In this paper, we propose a framework for fostering argumentative skills in a systematic way in Philosophy and Ethics classes. We start with a review of curricula and teaching materials from the German-speaking world to show that there is an urgent need for standards for the teaching and learning of argumentation. Against this backdrop, we present a framework for such standards that is intended to tackle these difficulties. The spiral-curricular model of argumentative competences we sketch helps teachers introduce the relevant (...)
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  36. Skilled Action and the Double Life of Intention.Joshua Shepherd - 2017 - Philosophy and Phenomenological Research 98 (2):286-305.
  37.  13
    Skillful Coping: Essays on the Phenomenology of Everyday Perception and Action.Mark A. Wrathall (ed.) - 2014 - Oxford, United Kingdom: Oxford University Press.
    For fifty years Hubert Dreyfus has done pioneering work which brings phenomenology and existentialism to bear on the philosophical and scientific study of the mind. This is a selection of his most influential essays, developing his critique of the representational model of the mind in analytical philosophy of mind and mainstream cognitive science.
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  38. Virtues, Skills, and Right Action.Matt Stichter - 2011 - Ethical Theory and Moral Practice 14 (1):73-86.
    According to Rosalind Hursthouse’s virtue based account of right action, an act is right if it is what a fully virtuous person would do in that situation. Robert Johnson has criticized the account on the grounds that the actions a non-virtuous person should take are often uncharacteristic of the virtuous person, and thus Hursthouse’s account of right action is too narrow. The non-virtuous need to take steps to improve themselves morally, and the fully virtuous person need not take these steps. (...)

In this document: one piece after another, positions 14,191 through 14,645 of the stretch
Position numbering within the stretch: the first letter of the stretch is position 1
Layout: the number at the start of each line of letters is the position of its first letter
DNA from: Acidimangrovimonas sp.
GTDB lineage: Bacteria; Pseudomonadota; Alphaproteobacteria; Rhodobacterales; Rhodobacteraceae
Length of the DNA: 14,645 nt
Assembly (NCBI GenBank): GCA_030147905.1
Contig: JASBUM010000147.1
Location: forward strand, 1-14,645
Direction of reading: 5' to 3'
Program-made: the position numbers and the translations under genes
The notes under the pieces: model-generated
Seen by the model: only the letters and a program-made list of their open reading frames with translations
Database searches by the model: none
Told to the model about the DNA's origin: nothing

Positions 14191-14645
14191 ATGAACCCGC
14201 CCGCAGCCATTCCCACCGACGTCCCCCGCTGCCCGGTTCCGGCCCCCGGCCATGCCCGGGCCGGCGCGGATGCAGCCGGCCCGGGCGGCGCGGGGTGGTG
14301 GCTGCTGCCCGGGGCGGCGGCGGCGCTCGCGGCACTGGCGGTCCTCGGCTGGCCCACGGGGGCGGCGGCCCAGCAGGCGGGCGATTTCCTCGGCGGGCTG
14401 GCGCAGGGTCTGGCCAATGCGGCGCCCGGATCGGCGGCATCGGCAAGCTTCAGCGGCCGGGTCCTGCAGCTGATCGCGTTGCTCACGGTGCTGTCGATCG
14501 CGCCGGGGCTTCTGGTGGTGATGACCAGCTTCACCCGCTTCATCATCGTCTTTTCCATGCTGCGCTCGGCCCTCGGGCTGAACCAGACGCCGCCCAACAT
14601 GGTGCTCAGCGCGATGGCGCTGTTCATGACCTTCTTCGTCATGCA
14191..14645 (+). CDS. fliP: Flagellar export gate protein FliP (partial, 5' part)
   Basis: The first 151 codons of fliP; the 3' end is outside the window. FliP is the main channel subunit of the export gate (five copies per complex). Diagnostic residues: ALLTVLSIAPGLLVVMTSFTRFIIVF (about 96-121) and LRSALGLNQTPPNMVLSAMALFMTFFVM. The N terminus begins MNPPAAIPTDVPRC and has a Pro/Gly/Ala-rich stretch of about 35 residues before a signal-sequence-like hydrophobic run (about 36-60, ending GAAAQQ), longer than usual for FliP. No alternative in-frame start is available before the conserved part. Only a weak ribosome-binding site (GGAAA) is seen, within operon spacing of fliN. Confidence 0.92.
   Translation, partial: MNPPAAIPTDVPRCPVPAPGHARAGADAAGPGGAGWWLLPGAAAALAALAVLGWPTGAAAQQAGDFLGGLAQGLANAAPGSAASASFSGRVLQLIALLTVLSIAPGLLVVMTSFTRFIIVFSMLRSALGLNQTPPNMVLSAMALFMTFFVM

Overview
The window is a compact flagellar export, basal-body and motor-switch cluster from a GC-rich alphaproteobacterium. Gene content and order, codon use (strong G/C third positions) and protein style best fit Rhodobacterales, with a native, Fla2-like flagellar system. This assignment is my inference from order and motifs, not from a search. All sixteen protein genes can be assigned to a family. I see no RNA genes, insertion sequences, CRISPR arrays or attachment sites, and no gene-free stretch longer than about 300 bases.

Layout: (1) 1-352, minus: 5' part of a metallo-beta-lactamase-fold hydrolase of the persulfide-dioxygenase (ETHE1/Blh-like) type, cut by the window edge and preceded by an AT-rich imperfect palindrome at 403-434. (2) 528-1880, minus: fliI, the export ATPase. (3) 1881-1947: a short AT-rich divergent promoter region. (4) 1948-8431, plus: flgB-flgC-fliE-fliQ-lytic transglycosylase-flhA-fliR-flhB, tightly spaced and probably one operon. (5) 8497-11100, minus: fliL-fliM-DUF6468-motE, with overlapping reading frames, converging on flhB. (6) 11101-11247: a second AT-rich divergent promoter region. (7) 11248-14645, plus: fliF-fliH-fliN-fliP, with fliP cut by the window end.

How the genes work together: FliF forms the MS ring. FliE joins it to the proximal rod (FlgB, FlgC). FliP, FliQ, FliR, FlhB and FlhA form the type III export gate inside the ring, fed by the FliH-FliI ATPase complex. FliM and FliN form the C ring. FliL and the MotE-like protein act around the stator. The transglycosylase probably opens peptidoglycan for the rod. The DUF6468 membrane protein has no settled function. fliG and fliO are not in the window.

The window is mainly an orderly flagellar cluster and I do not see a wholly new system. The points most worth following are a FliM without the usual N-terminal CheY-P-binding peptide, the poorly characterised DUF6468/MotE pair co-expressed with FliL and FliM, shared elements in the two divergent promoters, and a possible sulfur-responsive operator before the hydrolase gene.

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  39. Skill in epistemology I: Skill and knowledge.Carlotta Pavese - 2016 - Philosophy Compass 11 (11):642-649.
    Knowledge and skill are intimately connected. In this essay, I discuss the question of their relationship and of which (if any) is prior to which in the order of explanation. I review some of the answers that have been given thus far in the literature, with a particular focus on the many foundational issues in epistemology that intersect with the philosophy of skill.
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  40.  30
    Skill and motor control: intelligence all the way down.Ellen Fridland - 2017 - Philosophical Studies 174 (6):1539-1560.
    When reflecting on the nature of skilled action, it is easy to fall into familiar dichotomies such that one construes the flexibility and intelligence of skill at the level of intentional states while characterizing the automatic motor processes that constitute motor skill execution as learned but fixed, invariant, bottom-up, brute-causal responses. In this essay, I will argue that this picture of skilled, automatic, motor processes is overly simplistic. Specifically, I will argue that an adequate account of the learned (...)
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  41. Skill and Sensitivity to Reasons.Joshua Shepherd - 2021 - Review of Philosophy and Psychology 12 (3):669-681.